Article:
Space and the 70s inspires Paris fashion week

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Space and the 70s inspires Paris fashion week

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It was Spanish choreographer and ballet dancer Blanca Li who opened the fashion show of Jean Paul Gaultier’s Ready-to-wear Autumn/winter collection.

The event was held in the basement of the French Communist Party’s headquarters in Paris, a 1960s building by renowned architect Oscar Niemeyer.

Gaultier took his audience into space, showing some elegant galactic and neo punk dresses.

He explained the inspiration: “It was like people going to travel to Venus, you know, the movie ‘Gravity’ inspired me and also the fact that there are some people who would like to visit another planet. It was truly fantastic.”

The Dutch designer duo Viktor & Rolf showed a collection varying shades of grey, relaxed but sophisticated urban wear.

The designers channelled the comfortable feel of jersey and knitwear, lacing it with asymmetrical lengths and two-dimensional prints.

Viktor & Rolf wanted to produce a “surreal” effect. A new feminine softness from fabrics like boiled and cable-knit wool, cashmere and velvet.

The Paris Fashion Week is also an important platform for new designers like French designer Christophe Guillarmé who pays tribute to the 1960s and 70s in his new Autumn/Winter collection.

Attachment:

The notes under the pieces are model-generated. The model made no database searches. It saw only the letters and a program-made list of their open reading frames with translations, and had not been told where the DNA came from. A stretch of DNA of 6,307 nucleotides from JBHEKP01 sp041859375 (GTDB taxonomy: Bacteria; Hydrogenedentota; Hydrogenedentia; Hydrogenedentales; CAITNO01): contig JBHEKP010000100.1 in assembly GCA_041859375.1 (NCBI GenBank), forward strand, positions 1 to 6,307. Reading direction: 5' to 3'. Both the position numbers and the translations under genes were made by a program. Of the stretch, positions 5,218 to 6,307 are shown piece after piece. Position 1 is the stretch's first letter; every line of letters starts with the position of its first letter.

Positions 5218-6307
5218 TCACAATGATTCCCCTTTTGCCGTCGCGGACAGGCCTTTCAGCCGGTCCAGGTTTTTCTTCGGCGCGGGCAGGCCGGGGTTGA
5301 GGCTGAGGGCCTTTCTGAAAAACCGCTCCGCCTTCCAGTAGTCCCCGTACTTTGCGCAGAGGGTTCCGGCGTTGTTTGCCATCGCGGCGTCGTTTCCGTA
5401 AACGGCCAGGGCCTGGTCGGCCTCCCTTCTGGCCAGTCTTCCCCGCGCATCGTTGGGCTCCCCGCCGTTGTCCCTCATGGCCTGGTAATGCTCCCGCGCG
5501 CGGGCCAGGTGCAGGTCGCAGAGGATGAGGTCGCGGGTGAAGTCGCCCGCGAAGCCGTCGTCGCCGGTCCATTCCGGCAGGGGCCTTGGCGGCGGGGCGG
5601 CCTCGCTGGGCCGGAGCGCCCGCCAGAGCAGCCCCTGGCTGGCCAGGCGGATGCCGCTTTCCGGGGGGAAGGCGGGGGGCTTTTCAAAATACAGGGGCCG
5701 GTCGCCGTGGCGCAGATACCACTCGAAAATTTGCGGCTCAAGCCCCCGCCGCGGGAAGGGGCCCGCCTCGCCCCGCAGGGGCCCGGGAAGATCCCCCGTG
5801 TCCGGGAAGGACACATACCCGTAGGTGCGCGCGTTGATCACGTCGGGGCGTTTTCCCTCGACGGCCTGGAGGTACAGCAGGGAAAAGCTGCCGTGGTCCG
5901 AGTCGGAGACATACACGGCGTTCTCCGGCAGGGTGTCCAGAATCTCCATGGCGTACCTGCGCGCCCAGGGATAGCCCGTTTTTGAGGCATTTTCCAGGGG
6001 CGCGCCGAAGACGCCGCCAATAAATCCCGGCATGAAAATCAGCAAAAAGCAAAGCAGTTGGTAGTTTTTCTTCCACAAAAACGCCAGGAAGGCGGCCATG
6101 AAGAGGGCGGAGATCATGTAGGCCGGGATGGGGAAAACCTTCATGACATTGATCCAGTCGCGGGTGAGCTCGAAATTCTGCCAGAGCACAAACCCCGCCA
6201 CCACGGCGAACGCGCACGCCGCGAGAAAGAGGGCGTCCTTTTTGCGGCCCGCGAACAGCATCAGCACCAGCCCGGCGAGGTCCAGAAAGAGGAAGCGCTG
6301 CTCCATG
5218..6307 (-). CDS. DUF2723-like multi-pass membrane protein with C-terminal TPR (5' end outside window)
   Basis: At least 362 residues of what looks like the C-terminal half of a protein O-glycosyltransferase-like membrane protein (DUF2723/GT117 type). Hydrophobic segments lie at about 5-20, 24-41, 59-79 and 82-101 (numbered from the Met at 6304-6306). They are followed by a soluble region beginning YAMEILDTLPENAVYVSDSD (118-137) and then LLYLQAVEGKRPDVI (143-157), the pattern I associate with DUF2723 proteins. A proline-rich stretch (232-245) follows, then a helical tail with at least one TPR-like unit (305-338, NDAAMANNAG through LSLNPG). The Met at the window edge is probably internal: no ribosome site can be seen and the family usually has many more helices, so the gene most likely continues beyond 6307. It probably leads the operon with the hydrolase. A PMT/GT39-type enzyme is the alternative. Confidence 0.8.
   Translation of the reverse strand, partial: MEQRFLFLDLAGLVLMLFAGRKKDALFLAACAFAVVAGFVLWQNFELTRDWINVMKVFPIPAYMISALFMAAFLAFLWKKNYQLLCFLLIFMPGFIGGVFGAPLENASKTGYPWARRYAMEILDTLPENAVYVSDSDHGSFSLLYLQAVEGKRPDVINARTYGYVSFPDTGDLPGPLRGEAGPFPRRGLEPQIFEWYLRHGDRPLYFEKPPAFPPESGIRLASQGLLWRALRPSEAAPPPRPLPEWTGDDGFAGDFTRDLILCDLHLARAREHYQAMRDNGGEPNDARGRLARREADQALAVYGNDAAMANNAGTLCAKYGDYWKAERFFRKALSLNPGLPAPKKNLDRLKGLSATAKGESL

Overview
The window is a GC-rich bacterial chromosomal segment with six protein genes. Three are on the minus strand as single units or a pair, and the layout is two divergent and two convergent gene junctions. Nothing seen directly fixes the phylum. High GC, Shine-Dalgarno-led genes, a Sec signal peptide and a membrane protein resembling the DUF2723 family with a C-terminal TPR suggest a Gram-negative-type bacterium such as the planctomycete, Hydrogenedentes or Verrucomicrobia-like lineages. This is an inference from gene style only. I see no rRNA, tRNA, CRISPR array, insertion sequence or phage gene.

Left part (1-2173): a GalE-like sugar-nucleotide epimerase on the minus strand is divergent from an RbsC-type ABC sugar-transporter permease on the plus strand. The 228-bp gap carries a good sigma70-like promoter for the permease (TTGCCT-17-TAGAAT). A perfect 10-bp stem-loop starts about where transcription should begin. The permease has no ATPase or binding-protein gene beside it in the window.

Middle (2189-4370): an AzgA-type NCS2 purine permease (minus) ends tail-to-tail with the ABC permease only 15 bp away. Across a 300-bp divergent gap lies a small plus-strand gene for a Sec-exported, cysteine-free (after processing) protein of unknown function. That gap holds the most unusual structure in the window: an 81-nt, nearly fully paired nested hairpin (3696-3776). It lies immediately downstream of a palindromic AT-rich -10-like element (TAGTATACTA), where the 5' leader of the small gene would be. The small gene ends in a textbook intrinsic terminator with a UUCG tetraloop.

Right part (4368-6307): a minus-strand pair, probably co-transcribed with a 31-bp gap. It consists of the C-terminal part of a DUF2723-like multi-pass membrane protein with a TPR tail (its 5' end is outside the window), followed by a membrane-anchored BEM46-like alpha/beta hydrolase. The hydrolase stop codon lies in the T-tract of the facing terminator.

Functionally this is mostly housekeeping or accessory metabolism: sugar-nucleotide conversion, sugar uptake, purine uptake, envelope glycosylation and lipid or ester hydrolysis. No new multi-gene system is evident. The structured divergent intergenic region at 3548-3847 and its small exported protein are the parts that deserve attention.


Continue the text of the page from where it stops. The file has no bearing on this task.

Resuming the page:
Christophe Guillarmé said: “This collection is inspired by optical art. I wanted to have this graphic aspect, but this is my style, something heavy, strong with a lot of colours. I wanted my work to have more volumes and graphics.”

Showing an item from his collection he said: “So this is for example more geometric. It’s still a little bit 70s but with this ‘Barbarella’ aspect and 70s.”

Christophe Guillarmé is always inspired by the diva style. Every year he dresses actresses for the red carpet at the film festival in Cannes and Marrakesh.

He started his fashion career by working with Jean-Charles de Castelbajac before showing his own first collection in 1998.

Eccentric British fashion designer Vivienne Westwood mixed inspiration she got from the Ashaninka tribe who live in the rainforests of Peru with the style of Charles Worth, the 19th century British fashion genius and founder of haute couture.

She said: “It was all mixed in with that jewelry and a feeling of the forest. These people have been fighting for a long time to keep the forest, so it’s quite a military collection with all this dark green.”

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